Beijing is becoming increasingly famous for its shopping and offers merchandise from all over China, though at a higher price than the point of origin. International brands certainly aren’t cheap either, but this doesn’t discourage the legion of newly moneyed Beijingers who saunter through the city’s increasingly upmarket malls armed only with their credit cards.
If this is your thing, then there’s no shortage of glitzy malls and department stores, but you’ll find more atmosphere at the capital’s excellent markets. They sell everything from copy goods to second hand clothing, pearls, jade and antiques.
Many buyers are attracted to the markets because of their reasonable quality imitation brand-label clothing and pirated CDs or DVDs, although they also stock the usual tourist nicknacks. In spite of periodic raids and lawsuits from designers, the trade simply restarts elsewhere and the recently relocated Silk Market, a key Beijing attraction, is piled high with copied goods.
The Silk Market
(Silk Street), Jianguomen Wai Dajie (daily ; Yong’anli subway).
This market’s name is misleading. While there is silk sold here, it is famed as the place to buy fake goods in China and ranks high on many visitors hit-lists. The market was recently moved from its outdoor location to a six-story building a bit along the road, and has lost some of its character in the process – but not its bargains.
In spite of recent attempts to sue the market by Burberry, Chanel, Gucci, Luis Vuitton and Prada, the stalls continue to prosper and are now officially sanctioned to the extent that you can get a receipt (which costs an extra ¥5) and can return goods within a month.
Spread over the six levels, you’ll find sporting goods, electronics, jewelry and occasional silk items. If you’re happy with “stealing” from the likes of Calvin Klein and O’Neill then you’ll find plenty to fill your shopping bags. Bargaining is the order of the day.
Hongqiao Pearl Market
Tiantan Donglu, Chongwen (daily ; bus #41 from Chongwenmen)
Renowned as a pearl market, these days Hongqiao sells a wide range of goodies. The ground floor holds electronics and silk, while the next floor up is all about fake brand clothes and bags, with the main event, pearls, on the third floor. More upscale jewelry is sold on the floor above. If you need a break, head up to the roof where there are good views over to the Temple of Heaven.
For a drink, try Coffee Tuo, next to the market, although you’ll have to endure the potent smell of fish rising from the basement market! If you spend too much, there’s an ATMto restock your wallet on the fourth floor
Panjiayuan Antique Market
Panjiayuan Qiao, Chaoyang (Mon-Fri , Sat and Sun )
This fantastic covered “antiques” market is one of Beijing’s (and China’s) best and is well worth a visit, particularly on weekends, whether you buy or not. You’ll find traders from all over the country selling a feast of wares, including (but not restricted to) books, calligraphy, furniture, ink stones, jewelry, modern and Red Art.
Make sure you don’t miss the huge outdoor display of stone Buddhas, ill at ease with the skyscrapers that surround them – they are in the far right-hand corner from the main entrance. There’s also a coffee and sandwich shop in the market should you need a refuelling stop. The easiest way to get here is by taxi.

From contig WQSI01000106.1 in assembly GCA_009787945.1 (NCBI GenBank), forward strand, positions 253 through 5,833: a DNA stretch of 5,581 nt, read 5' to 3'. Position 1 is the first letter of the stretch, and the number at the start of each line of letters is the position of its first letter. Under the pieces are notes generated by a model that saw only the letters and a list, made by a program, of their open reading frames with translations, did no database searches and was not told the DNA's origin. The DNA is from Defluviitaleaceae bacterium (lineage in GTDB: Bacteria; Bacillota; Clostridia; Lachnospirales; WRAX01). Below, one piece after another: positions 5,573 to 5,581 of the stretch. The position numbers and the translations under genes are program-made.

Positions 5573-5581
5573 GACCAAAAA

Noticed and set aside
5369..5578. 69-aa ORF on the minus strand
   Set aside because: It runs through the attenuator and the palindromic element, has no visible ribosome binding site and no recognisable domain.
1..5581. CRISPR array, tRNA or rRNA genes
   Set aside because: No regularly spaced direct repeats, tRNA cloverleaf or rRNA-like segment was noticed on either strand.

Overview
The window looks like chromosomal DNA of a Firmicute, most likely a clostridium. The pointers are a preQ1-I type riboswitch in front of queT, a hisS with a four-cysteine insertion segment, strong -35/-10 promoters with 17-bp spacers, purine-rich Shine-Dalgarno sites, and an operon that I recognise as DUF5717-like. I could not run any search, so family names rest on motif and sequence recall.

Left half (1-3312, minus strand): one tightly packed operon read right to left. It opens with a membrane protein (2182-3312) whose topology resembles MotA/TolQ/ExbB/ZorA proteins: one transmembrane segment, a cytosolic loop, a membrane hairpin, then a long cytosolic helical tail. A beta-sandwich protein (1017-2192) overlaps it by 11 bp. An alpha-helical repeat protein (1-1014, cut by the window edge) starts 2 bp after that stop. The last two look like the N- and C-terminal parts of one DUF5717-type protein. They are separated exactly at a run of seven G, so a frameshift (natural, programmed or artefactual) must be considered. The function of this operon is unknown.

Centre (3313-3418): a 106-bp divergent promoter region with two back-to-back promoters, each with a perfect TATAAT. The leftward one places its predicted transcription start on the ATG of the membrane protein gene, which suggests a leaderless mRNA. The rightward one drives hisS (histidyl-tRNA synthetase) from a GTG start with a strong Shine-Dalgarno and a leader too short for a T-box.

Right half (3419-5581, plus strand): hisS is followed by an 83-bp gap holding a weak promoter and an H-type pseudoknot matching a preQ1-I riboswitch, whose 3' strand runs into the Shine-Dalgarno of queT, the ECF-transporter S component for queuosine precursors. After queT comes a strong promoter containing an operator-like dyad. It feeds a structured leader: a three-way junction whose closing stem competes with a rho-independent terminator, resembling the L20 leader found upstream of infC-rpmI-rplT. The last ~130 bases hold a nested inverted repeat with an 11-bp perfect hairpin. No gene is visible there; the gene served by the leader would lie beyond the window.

Wangfujing Dajie (Wangfujing subway)
One of Beijing’s original and best shopping streets, Wangfujing Dajie has every consumer item known to man. From electronics and fashion to sports and traditional Chinese medicine, you’ll find it all here, including a small night-market off Xiaogongfu Lu at the southern end of Wangfujing Dajie.
Jianguomen Wai Dajie (Jianguomen subway)
This busy thoroughfare is lined with hotels, shops and malls and you’ll find the Friendship Store, the Silk Market and the China World Shopping Mall here.
Dazhalan (Qianmen subway)
This is one of the city’s oldest commercial shopping streets and is the place to find Traditional Chinese Medicine shops, along with tea and herb specialists. The area has a vibrant atmosphere and is full of eager shoppers purchasing all kinds of healing remedies and ointments.
You’d better visit soon though, as there are plans to convert the street into a modern commercial area, in preparation for the 2008 Olympic Games. If you do visit, don’t miss Tongrentang Traditional Medicine Shop (tel. 010-5869-1171), founded in 1669, which now has branches around the world. If you want a consultation, it’s best to call ahead.
Beijing offers plenty of opportunity to witness China’s latest commodity, the shopping mall, most of them built in the last 15 years. Many cater to Beijing’s newly-moneyed set who want the latestWestern designer gear and pay more for it than you would at home.
If you’ve got to get some Gucci, then try the following:
China World Shopping Mall, 1 Jianguomen Wai Dajie (daily ; Guomao subway). Shops include Prada, Louis Vuitton, Burberry, Moschino and Esprit.
Oriental Plaza, 1 Dongchang’an Jie, Dongcheng; daily ; Wangfujing subway). Shops include Paul Smith, Nike, Givenchy, Sisley, Bally and Watson’s drugstore.
Getting to Beijing, Getting around Beijing
The Forbidden City
The Temple of Heaven
The Summer Palace
Tian’anmen Square and Hutong
Jingshan Park, Shichahai, & Tibetan Lama Temple
Other places of interest in Beijing
Around Beijing : The Ming Tombs
The Great Wall
The Western Hills
Zhoukoudian & Peking Man Site
The Qing Tombs
Chengde , Bishu Shanzhuang
Beijing Opera, Shows, and Nightlife
Beijing Travel Guide homepage
China Travel guide homepage